The Center for Internet and Society at Stanford Law School is a leader in the study of the law and policy around the Internet and other emerging technologies.
It’s difficult to recall an internal memo gone viral that has sparked as much commentary as James Damore’s statement on gender and engineering at Google. This post is not about that memo, although the volume of commentary on it did prompt the thoughts that follow. Nor is this post about workplace diversity, at least not directly. Instead, like many other “Tool Without a Handle” posts, it is about metaphor.
In particular, I wanted to test whether, in preferring the metaphor of “a tool you use” as distinct from “a place you go,” I’d unduly limited my thinking to an “androcentric” view of networked information technologies. In other words, is “tool” a masculine metaphor, implying a gendered orientation towards my preferred approach to thinking about technology?
I conclude the answer is “no,” in part because metaphor differs from gender, and in part because metaphor is a feature of language, while gender is a feature of persons. Moreover, I identify a general objection to dichotomizing and to gender metaphors.
In today's highly digitized world, copyright infringement actions, among others, are often brought against alleged infringers using information culled from Internet service provider addresses. While fair use defenses may exist against such suits, particularly when one is doing a music mash up, a preliminary question is whether the initial source evidence is accurate.
Most people I talk to think that Facebook, Twitter, and other social media companies should take down ugly-but-legal user speech. Platforms are generally applauded for taking down racist posts from the White Nationalist demonstrators in Charlottesville, for example. I see plenty of disagreement about exactly what user-generated content should come down -- breastfeeding images? Passages from Lolita? Passages from Mein Kampf? But few really oppose the basic predicate of these removals: that private companies can and should be arbiters of permissible speech on their platforms.*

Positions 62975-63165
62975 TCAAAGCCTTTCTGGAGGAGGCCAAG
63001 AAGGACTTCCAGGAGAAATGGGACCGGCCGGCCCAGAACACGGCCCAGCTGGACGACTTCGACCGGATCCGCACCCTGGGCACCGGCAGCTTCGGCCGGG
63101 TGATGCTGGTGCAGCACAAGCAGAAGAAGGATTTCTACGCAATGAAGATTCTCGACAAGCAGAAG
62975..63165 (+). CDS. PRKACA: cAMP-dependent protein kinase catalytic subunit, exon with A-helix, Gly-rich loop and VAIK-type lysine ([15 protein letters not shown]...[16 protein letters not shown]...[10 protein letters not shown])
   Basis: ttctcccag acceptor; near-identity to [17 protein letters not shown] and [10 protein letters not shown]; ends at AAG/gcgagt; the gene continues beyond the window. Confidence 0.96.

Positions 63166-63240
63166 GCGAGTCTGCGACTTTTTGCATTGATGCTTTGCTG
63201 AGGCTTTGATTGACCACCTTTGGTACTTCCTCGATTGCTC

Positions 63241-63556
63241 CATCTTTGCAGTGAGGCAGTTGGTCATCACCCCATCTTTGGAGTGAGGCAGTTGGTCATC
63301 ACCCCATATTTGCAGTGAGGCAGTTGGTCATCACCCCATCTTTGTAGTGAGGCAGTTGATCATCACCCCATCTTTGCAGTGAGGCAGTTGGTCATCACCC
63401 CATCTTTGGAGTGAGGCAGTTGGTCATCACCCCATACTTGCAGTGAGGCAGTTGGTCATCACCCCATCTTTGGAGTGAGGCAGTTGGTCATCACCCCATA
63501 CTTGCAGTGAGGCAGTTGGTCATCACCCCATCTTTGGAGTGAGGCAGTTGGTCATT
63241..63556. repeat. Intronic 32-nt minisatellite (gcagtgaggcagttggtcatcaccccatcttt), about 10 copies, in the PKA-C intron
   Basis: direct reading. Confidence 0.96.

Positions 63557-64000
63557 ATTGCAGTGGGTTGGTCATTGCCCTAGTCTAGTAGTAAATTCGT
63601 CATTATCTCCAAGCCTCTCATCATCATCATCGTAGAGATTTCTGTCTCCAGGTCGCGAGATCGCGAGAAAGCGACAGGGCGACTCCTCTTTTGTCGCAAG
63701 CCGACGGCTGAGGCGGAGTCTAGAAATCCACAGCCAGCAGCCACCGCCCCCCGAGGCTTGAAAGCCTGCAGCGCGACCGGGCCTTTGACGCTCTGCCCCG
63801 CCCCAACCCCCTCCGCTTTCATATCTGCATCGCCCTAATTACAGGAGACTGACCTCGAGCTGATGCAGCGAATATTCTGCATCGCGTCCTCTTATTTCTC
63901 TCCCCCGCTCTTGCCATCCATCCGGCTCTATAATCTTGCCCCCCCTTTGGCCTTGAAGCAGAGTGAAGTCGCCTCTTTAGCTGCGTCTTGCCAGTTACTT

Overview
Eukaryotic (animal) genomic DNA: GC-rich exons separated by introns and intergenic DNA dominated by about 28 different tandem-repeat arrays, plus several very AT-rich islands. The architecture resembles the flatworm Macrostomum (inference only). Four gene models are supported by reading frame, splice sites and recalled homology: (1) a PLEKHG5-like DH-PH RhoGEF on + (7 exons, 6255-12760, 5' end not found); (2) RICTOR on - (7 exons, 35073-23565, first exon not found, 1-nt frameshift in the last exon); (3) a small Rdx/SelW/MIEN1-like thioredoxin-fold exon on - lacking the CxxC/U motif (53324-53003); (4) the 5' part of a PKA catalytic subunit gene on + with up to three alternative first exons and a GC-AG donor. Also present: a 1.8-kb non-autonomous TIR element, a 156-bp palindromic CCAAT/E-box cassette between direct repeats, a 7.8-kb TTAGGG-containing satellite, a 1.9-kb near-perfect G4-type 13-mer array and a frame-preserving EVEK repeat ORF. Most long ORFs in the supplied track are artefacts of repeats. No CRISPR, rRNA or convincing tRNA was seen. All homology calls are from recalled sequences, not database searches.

If your cell phone is on, your location is known, tracked and recorded, whether you are in your home or in public. As you move around, your location history is created and stored by the carrier, numerous applications on the device, and potentially even the manufacturer of the device or operating system provider. Your consent to capture this information, whether rough location or very granular, may be tacit, inherent in the application’s usage, or freely given when you activate, install or operate the device.
Alarm bells are sounding around the Internet about proposed changes to one of the US’s core Intermediary Liability laws, Communications Decency Act Section 230 (CDA 230). CDA 230 broadly immunizes Internet platforms against legal claims based on speech posted by their users. It has been credited as a key protection for both online expression and Internet innovation in the US. CDA 230 immunities have limits, though. Platforms are not protected from intellectual property claims (mostly handled under the DMCA) or federal criminal claims.
As part of it's 50th anniversary celebrations, the Australian university where I did graduate work recently interviewed me on a range of cybersecurity topics. At the time of our chat, Australian Prime Minister Turnbull had just proclaimed that "the laws of Australia prevail in Australia, I can assure you of that.
In its Equustek ruling in June, the Canadian Supreme Court held that Google must delete search results for users everywhere in the world, based on Canadian law. Google has now filed suit in the US, asking the court to confirm that the order can’t be enforced here. Here’s my take on that claim.
The European Court of Human Rights will soon hear a key case on website blocking and freedom of expression online - Kharitonov v Russia (app no. 10795/14). The case raises tons of important issues. It should be therefore closely watched by scholars, advocates and policy makers. So why is this case so important?